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Comparisons of Family Physicians and Internists: Process and Outcome in Adult Patients at a Community Hospital
Peter Franks and John C. Dickinson
Vol. 24, No. 10 (Oct., 1986), pp. 941-948
Published by: Lippincott Williams & Wilkins
Stable URL: http://www.jstor.org/stable/3765073
Page Count: 8
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In view of the relatively high cost and mortality associated with hospitalization, 1,989 inpatients of family physicians and internists were compared with regard to length of stay, charges generated, charges generated per day, disposition (home, death, or other), number and type of diagnoses, and number of procedures. There were no interspecialty differences in mean length of stay (9 days), charges generated ($3,604), charges per day ($475), number of procedures done or disposition (79% went home, 9.5% died, and 11.5% had other placements). There were interspecialty differences in the type of diagnoses coded (chi-square = 52, P < 0.0001); family physicians tended to assign fewer diagnoses than internists (mean 3.08 versus 3.43, P < 0.0001). Review of a random sample of 50 charts of patients admitted to family physicians and a matched sample of charts of patients admitted to internists did not reveal any differences in either severity of illness on admission or rate of readmission. Multivariate adjustment for differences in case mix did not affect the direction or significance of the main findings. Similar findings were obtained whether using the hospital admission or the physician as the unit of analysis. The results are discussed in the context of related investigations in the ambulatory setting.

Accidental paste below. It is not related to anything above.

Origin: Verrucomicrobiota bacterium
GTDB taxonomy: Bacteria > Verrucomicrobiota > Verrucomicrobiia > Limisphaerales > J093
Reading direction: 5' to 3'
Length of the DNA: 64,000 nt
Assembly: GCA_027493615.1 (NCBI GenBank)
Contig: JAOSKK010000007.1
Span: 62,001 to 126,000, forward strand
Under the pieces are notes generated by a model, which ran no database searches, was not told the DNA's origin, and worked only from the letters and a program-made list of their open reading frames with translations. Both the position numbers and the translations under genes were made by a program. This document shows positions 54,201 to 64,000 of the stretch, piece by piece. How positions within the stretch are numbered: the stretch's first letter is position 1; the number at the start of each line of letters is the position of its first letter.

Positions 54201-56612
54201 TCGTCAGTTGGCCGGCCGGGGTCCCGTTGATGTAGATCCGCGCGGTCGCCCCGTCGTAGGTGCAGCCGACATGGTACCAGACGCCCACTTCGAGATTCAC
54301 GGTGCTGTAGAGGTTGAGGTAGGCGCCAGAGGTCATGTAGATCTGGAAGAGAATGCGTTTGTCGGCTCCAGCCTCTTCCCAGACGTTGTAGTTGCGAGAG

Medical Care © 1986 Lippincott Williams & Wilkins